4. They say living well is the best revenge but sometimes writing well is even better.
  5. I’m a huge Cormac McCarthy fan and have read every book of his.
  6. Make your characters interested in something. Striving for something. In need of something. Good at something. This will make them likeable and interesting.
  7. You also need love. Your characters need to love something, otherwise they will be unlovable.
  8. There’s a tacit belief that actors shouldn’t write books, they’re sort of allowed to direct movies but there will be a lot of skepticism, and they shouldn’t do artwork or music. There are these invisible roadblocks to gain entree to these areas for actors, and you kind of have to crash through those invisible barriers.
  9. You want to be interesting? Be interested.

Franco is an American actor, director, screenwriter, producer, teacher, author and poet. His books include Palo Alto, Actors Anonymous: A Noveland A California Childhood. Franco has also written, directed and starred in several short plays, two of which — Fool’s Gold and The Ape — he adapted into feature-length films. He wrote and directed the film Good Time Max.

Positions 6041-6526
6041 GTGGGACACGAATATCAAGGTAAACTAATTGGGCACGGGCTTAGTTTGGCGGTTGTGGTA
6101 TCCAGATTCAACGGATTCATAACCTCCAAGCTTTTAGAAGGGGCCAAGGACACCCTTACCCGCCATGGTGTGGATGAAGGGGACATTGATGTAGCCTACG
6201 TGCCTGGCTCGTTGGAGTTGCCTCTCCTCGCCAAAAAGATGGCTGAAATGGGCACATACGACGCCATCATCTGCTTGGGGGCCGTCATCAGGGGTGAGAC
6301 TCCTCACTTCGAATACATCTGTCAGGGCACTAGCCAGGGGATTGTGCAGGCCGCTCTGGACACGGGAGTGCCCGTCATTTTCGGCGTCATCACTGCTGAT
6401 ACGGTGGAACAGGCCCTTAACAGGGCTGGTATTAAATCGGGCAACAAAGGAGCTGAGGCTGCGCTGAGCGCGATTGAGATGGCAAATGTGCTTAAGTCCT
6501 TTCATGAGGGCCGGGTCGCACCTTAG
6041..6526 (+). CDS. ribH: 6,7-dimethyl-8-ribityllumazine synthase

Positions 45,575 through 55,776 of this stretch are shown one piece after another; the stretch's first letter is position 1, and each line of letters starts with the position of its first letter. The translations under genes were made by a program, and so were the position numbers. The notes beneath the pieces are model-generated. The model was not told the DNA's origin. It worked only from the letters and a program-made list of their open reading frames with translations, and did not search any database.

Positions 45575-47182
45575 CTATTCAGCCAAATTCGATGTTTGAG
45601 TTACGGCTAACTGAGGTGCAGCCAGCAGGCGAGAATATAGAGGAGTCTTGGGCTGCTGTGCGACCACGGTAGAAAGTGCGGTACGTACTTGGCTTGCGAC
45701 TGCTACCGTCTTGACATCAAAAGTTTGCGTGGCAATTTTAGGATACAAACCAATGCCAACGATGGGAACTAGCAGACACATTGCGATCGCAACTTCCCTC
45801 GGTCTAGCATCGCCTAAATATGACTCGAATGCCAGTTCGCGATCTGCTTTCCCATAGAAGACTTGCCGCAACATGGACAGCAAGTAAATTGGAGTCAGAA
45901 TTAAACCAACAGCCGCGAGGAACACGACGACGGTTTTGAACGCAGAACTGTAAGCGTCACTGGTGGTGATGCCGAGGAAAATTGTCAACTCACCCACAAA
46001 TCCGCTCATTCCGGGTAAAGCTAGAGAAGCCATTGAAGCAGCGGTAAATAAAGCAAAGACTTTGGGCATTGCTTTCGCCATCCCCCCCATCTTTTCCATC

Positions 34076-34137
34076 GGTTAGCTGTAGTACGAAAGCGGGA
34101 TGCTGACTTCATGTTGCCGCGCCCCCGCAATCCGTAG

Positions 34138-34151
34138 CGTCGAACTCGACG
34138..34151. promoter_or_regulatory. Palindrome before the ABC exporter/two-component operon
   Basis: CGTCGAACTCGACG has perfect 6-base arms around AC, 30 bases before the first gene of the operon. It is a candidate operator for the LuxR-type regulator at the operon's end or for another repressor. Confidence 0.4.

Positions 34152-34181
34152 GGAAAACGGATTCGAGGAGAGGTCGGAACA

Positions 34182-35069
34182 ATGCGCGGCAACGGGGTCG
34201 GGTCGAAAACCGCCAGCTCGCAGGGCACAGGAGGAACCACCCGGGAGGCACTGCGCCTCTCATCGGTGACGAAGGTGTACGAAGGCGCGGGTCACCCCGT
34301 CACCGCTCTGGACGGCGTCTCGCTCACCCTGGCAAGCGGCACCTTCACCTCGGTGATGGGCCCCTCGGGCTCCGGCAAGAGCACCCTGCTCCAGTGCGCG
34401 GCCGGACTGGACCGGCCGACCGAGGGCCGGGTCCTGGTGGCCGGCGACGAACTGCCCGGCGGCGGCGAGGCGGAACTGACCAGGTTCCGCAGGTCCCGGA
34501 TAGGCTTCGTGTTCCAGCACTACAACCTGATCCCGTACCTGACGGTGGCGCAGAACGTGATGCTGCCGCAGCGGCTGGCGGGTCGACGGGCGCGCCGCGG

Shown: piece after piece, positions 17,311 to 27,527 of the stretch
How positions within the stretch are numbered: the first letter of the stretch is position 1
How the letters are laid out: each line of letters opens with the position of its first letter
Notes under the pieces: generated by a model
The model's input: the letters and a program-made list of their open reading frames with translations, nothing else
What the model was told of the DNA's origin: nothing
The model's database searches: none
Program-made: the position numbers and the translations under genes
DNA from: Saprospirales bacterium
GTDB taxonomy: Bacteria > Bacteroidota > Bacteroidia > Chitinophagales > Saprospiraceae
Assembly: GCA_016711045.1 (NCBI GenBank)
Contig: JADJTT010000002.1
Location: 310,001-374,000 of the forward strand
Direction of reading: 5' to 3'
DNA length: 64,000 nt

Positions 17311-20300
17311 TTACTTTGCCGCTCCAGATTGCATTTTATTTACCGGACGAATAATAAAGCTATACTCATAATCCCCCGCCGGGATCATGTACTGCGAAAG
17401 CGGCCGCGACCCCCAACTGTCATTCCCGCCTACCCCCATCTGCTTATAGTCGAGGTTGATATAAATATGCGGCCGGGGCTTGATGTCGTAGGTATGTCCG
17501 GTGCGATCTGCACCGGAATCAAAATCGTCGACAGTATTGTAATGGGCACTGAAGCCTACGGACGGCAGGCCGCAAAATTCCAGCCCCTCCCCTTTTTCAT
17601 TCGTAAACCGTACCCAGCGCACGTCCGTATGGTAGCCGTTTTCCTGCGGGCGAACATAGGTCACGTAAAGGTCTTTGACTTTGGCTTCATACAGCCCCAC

Source for Image

by Amanda Patterson for Writers Write

42 notes

Women in digital media, I learned, are both under represented and less likely to receive credit for their work. Bell’s observation that “the new micro-institutions of journalism already bear the hallmarks of the restrictive heritage they abandoned with such glee” echoes what I discovered during nearly two years of counting and interviewing women involved in the new media landscape. Despite early prominence in digital journalism, female leaders are the minority in virtually all its corners today, and the women who do launch innovative publications aren’t getting the same attention as men. That has implications both practical and rhetorical, making journalism’s future seem as homogeneous as its past.